Richmond gave him a sour glance. "Does that include everyone who developed and built the FERMI?"

"Geeks, Laura."

"Argh! You're impossible."

"Thank you."


4.

Thirty-seven year old Henry Thoreau Gibson scratched the three-day stubble on his chin, pushed strands of uncombed prematurely-graying hair from his face and gaped a cavernous yawn. "Are we there?"

Lieutenant Richmond slid back the inner shield on a side viewport. "Eros. Right on our doorstep, Tony."

Gibson's eyes were wide with wonder. "Wow! Impressive." He popped his iPod's earpieces in, touched a stud. An ecstatic grin. "That's better. Also Sprach Zarathustra. Richard Strauss. Opening theme for the video chip classic 2001: A Space Odyssey. I thought it fit the occasion."

He returned Major Meyer's uncomprehending stare with a timid smile as he shut the iPod down. "An old dead white guy. 19th-20th century German composer."

"Were there dinosaurs back then?" Scott asked.

"Ignore him, Tony," Laura said. "Our Astropilot has a well-known lack of class. I played Mozart's Fantasia in C minor at a recital once when I was a kid. Turns out I'm a better celestial navigator than classical pianist."

"I've got some Scott Joplin ragtime chips, Major. An old dead black guy if you would prefer," Tony said.

"Any Beatles oldies, Tony?" Major Meyer asked.

"Pay him no mind," Laura said with an exasperated sigh.


5.

"Eros looks different from here. No rotation."

"That's 'cause we're anchored in place. Right over that crater you wanted, Tony." Lieutenant Richmond said.

Gibson's raised eyebrows signaled surprise. "How did you get us stabilized so easily? The gravitational pull of Eros is less than one thousandth that of Earth. Must have taken some delicate maneuvering."

"Piece of cake, Tony," Major Meyer said with a disingenuous grin. "It only took Laura half a day to get the right combination of navigational thruster bursts to get us steadied up. You slept through all the fun."

"Shoulda woke me."

"What could you have done?"

Tony smiled. "Updated my geological data, Major. See if my findings correspond with the Space Corps readings. And enjoyed the view. "

"Skip the technology, Tony. It's your ball game now."


6.

"So you're sure those cables will stay in place while I'm down there?" Gibson asked. "Better yet, how do I keep from floating away in that minuscule gravity?"

Astropilot Meyer exhaled an exasperated sigh. "I guess you slept through the simulations at Space Corps's low-grav facility."

"I was studying electron energy-loss analyses and x-ray diffraction info on known meteorites and asteroids if you must know," Gibson said with a defensive shrug. "I'm the rock hound here, am I not?"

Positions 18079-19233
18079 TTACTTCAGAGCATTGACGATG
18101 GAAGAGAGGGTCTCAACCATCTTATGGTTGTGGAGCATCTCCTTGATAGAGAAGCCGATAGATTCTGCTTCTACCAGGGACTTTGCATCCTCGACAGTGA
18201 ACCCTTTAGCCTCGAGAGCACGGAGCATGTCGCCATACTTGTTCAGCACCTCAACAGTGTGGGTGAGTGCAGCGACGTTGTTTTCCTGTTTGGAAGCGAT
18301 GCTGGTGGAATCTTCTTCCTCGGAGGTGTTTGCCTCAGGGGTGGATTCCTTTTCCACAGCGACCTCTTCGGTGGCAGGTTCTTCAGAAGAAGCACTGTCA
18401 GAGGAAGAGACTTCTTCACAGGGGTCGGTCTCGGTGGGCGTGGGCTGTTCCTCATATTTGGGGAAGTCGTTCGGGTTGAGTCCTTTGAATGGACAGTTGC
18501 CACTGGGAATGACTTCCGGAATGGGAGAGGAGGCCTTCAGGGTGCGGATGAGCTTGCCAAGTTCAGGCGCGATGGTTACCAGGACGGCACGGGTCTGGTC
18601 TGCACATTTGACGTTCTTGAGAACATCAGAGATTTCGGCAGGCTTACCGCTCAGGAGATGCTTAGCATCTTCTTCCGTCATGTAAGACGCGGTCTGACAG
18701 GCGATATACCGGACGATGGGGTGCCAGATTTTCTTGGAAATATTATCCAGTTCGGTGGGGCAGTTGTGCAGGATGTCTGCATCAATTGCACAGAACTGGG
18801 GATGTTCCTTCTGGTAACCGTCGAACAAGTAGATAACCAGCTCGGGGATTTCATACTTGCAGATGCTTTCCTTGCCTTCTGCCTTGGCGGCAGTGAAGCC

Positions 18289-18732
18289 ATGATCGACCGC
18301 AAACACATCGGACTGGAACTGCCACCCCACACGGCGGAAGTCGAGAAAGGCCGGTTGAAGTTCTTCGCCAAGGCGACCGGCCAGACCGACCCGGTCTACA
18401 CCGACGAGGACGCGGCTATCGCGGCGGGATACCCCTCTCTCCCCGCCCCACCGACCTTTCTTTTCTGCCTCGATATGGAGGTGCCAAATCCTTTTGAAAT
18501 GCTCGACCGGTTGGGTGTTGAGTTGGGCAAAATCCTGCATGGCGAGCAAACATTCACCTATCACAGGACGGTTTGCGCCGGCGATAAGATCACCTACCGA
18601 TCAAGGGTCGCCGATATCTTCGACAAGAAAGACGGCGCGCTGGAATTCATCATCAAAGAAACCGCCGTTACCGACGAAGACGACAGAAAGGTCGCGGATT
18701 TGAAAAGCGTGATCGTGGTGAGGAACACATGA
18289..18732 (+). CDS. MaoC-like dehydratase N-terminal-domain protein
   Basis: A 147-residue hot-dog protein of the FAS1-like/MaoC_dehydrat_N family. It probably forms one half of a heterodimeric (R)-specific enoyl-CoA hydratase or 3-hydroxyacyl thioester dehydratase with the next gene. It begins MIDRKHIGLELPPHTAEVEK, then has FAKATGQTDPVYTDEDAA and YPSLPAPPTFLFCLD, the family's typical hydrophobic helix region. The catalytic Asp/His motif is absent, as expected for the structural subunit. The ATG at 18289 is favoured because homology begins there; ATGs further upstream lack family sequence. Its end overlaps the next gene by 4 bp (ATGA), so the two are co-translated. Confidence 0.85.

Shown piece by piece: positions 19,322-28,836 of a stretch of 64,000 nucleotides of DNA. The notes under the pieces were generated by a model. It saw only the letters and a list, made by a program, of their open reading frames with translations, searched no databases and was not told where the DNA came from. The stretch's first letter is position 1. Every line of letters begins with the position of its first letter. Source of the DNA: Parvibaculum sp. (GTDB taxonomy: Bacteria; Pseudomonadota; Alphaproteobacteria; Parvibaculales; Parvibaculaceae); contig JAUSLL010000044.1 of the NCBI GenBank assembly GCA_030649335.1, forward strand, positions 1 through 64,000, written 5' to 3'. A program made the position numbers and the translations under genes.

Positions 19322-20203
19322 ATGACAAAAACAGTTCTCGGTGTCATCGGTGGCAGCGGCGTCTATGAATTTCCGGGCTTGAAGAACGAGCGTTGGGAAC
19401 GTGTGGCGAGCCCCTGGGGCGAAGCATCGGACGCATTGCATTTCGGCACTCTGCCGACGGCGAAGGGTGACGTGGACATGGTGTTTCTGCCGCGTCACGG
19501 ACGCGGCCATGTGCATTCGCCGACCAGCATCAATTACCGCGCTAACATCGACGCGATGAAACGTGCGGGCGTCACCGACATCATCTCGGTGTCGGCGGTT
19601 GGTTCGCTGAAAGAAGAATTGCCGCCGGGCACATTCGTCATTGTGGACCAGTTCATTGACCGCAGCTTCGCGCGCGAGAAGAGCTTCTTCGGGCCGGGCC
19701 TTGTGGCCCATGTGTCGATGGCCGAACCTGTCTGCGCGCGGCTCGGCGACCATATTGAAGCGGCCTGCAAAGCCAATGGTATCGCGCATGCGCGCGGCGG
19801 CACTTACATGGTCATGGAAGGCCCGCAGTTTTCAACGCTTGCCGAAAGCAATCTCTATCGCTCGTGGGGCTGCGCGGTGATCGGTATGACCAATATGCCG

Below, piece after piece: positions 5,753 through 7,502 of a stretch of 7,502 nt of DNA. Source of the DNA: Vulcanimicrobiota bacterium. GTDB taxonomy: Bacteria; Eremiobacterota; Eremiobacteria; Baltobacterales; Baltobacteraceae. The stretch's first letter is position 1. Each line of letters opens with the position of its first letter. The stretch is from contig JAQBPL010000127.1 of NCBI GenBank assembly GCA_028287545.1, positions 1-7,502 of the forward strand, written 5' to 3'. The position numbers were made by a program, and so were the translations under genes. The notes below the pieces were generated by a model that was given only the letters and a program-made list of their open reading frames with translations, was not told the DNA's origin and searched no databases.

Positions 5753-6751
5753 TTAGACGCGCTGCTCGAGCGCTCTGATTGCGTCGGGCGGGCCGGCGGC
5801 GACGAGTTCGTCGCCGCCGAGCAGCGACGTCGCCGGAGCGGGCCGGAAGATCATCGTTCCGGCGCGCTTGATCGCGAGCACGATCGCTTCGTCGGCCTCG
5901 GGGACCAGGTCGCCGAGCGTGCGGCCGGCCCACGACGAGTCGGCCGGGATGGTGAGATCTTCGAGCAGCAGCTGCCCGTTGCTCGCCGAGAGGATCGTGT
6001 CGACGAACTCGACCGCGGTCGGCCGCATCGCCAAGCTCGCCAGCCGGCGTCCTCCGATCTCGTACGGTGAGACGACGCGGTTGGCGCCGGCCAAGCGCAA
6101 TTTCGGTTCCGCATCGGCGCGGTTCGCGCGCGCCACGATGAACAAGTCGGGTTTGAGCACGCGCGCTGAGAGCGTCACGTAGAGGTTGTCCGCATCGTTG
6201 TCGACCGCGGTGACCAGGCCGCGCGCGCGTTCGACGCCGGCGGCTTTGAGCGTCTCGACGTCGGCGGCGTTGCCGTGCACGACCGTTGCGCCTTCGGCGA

"Okay you guys, knock it off," Laura said. "Tony's the only expert in extraterrestrial geology who passed Space Corps's EVA quals. No Tony, no mission. No Discovery Bonus, no three million Standard Dollars."

Meyer hunched his shoulders and glowered. "What's so special about this chunk of interstellar trash? Moon rocks and samples from our local asteroid field were analyzed lots of times and all you found was a bunch of silicon and iron compounds. Pretty standard stuff."

Tony gave him an imperious grin. "I know a few things that you don't know yet, Major."

"Come on, you guys," Laura pleaded. "It's beginning to reek of testosterone in here."

Tony smiled. "Well, I guess it's time to clue you in. I apologize for the secrecy but I was under orders by your Pentagon and State Department. Some of our high-resolution transmission electron microscopy hits indicated some unusual crystalline carbonaceous structures. Configurations not present in other asteroids we've studied."

"Give us the English version, Tony," Meyer grumbled.

Navigator Richmond's eyes widened in sudden understanding. "Crystalline carbon? You're telling us there might be diamonds down there?"

"Bingo, Laura. Your briefing omitted that possibility for security reasons."


7.

"That figures," Lieutenant Richmond said with a muttered expletive.

"Canada, Great Britain, Germany. Even Russia and Israel have anted up for this trip. Unified Free China too. They all wanted in," Tony said. "Space Corps went a bit overboard on hyping this up. That crystallized carbon may just be a bunch of fullerene."

"Excuse me?" Major Meyer said. "Translation, please?"

"Carbon-60, Major. A third form of pure carbon. We once believed it could only be produced in laser laboratories. Now it's showing up in the spectography of red dwarf stars," Gibson told them.